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After making this piece I tried to figure out what I didn’t like about it. More than anything else my choice of materials is perhaps the biggest question: paper, map, wheat and white willow. I know I wanted “English” materials, but this set doesn’t really fit together very well. Let’s not even discuss the fact that the paper is actually Japanese. My favourite pieces have all been ones which have had a single material propagated throughout, and this is a long way from that. Still, I thought there was something interesting in it….but I’m no longer sure quite what that was.

I had a catch-up with Maiko yesterday and unsurprisingly, she didn’t like it, and seemed unnervingly happy that I wasn’t pleased with it also. In fact, Maiko didn’t really think there was anything in any of the paper weaving samples I’ve done. Perhaps I see alone see something lovely in the coloured weft weave in particular, but that isn’t related to my current project. Something to file in the new ideas book I think?

So what next? Well, before I went in for my tutorial I imagined a mini-Maiko on my shoulder asking “Why? Why?” and went back to my project objectives:

I am investigating the concept of self by examining the subjective reality we construct as we experience the world. By unravelling our sense of self as strands of multiple co-exisiting identities, I am looking at how these strands are built from places which become part of us through our lives. Shadows of real and imagined places embed themselves into the self, an interconnection of experience, memory and fiction. These shadows haunt us as we pass through the spaces of the world, generates belonging, displacement, familiarity or isolation. My project is based upon the process of weaving, as it echoes my ideas of universality and locality: a single cloth constructed from countless individual strands. Within the fibres, I am seeking an expression of the complexity of our existence. Fragments of past, present and future co-existing for a fleeting moment, never to reform.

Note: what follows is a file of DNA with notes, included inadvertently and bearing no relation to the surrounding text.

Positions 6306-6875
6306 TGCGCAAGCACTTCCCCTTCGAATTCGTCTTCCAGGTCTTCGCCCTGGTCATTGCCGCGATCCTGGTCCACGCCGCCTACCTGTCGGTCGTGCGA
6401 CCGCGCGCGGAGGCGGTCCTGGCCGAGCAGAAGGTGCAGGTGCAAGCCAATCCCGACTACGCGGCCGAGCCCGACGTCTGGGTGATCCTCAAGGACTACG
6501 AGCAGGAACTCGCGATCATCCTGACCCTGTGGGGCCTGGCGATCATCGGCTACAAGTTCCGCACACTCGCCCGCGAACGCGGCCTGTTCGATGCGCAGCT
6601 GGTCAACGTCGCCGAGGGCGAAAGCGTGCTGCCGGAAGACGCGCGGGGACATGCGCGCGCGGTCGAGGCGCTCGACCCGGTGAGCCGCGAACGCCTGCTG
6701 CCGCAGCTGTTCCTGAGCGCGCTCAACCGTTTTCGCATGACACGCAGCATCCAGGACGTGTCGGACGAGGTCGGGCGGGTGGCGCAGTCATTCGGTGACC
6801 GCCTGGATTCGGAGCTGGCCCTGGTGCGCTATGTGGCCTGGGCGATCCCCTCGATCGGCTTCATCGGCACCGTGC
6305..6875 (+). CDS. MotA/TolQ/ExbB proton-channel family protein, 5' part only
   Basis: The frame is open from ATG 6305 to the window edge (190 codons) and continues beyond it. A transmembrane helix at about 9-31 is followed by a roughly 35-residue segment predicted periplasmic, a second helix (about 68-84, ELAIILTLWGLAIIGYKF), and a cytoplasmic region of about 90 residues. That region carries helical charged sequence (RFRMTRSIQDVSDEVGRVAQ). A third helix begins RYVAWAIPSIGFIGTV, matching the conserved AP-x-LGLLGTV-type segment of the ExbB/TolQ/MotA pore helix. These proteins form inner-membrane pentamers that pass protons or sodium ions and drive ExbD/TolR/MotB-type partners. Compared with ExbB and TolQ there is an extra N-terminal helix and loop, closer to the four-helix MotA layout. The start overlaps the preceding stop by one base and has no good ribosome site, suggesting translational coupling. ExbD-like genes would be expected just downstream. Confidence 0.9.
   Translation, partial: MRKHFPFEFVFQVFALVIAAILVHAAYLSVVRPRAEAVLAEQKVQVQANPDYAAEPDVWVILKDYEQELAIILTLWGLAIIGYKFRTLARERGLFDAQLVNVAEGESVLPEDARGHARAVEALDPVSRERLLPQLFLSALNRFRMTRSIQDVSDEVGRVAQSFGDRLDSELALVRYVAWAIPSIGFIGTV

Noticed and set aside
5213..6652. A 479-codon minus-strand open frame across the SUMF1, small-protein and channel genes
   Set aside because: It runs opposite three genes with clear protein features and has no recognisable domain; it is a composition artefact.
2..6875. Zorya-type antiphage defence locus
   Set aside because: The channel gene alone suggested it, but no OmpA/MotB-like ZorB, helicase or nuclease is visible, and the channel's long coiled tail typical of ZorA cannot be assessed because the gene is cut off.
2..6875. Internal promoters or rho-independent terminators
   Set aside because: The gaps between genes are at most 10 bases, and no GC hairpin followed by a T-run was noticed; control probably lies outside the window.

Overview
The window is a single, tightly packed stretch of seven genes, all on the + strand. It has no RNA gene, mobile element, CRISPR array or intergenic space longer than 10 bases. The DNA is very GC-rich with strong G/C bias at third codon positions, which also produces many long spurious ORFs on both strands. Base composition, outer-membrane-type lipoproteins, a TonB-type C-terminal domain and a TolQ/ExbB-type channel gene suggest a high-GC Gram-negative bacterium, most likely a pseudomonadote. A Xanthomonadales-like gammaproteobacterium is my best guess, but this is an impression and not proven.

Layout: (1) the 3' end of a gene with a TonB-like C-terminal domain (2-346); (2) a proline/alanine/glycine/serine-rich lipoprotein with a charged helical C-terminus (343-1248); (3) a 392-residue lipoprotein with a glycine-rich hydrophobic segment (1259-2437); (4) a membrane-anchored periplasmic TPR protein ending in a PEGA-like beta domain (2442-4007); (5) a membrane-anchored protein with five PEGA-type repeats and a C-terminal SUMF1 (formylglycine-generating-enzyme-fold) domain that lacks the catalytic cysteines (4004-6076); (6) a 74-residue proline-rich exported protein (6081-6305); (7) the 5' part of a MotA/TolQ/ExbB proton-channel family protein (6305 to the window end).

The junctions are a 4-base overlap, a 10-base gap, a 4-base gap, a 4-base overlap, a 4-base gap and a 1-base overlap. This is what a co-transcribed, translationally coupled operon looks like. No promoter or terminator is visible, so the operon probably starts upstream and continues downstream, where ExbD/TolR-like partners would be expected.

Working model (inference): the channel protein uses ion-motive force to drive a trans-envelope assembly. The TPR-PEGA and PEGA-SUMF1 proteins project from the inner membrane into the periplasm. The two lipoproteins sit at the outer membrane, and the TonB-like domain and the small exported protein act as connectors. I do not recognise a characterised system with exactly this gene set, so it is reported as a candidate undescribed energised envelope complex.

And this brought me back to the idea of using map weave and the ideas around the heterotopia – in Richard Long’s words where the sculpture and the place are one and the same. I was quite enjoying the deconstruction and reconstruction of the map back over the holidays (and the echo in constructing and deconstructing the sense of self). Time to revisit the map mini-project!

This was my new test piece done using plain 2-ply paper in place of the more time-consuming handmade map yarn:

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I really liked the vibrancy of structure in this piece and could envisage a really large, topological (topographical?) low relief sculpture made completely of maps. Something echoing the ups and downs of the evolution of one’s own sense of self across a lifetime?

When I showed Maiko these she went straight for the thread made of north sea blue, and seemed fascinated by this as an object in its own right. Unlike the restricted loom weaving, there is a lot of potential in this idea and we had a lively chat about some things to consider. Maiko suggested I had come full circle, arriving back where I started the course process-wise but with a different idea of making and the development of my ideas. [I certainly hope I have moved on after all this time and effort!??] I definitely had no clue about materiality and the agency of object (and process itself) when I started. I think this idea, although not yet fully resolved, can contain all the lessons I have learnt about making over my time at Camberwell.